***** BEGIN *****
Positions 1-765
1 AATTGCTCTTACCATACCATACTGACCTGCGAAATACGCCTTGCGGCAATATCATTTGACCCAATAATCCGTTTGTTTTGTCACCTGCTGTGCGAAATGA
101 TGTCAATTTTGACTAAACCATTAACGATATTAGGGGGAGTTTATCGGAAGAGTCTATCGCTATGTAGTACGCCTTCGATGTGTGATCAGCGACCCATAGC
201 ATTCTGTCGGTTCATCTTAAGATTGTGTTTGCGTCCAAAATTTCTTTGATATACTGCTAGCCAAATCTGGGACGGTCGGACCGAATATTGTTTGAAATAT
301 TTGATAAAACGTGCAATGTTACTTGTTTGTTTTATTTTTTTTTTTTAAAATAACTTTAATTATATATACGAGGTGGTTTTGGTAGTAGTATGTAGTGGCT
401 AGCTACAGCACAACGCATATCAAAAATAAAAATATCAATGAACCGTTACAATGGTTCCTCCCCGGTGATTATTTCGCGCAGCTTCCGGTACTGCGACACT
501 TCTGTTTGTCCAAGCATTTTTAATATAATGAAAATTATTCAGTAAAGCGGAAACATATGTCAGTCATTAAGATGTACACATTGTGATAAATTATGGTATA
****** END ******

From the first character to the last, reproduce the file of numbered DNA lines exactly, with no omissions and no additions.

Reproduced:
Positions 1-765
1 AATTGCTCTTACCATACCATACTGACCTGCGAAATACGCCTTGCGGCAATATCATTTGACCCAATAATCCGTTTGTTTTGTCACCTGCTGTGCGAAATGA
101 TGTCAATTTTGACTAAACCATTAACGATATTAGGGGGAGTTTATCGGAAGAGTCTATCGCTATGTAGTACGCCTTCGATGTGTGATCAGCGACCCATAGC
201 ATTCTGTCGGTTCATCTTAAGATTGTGTTTGCGTCCAAAATTTCTTTGATATACTGCTAGCCAAATCTGGGACGGTCGGACCGAATATTGTTTGAAATAT
301 TTGATAAAACGTGCAATGTTACTTGTTTGTTTTATTTTTTTTTTTTAAAATAACTTTAATTATATATACGAGGTGGTTTTGGTAGTAGTATGTAGTGGCT
401 AGCTACAGCACAACGCATATCAAAAATAAAAATATCAATGAACCGTTACAATGGTTCCTCCCCGGTGATTATTTCGCGCAGCTTCCGGTACTGCGACACT
501 TCTGTTTGTCCAAGCATTTTTAATATAATGAAAATTATTCAGTAAAGCGGAAACATATGTCAGTCATTAAGATGTACACATTGTGATAAATTATGGTATA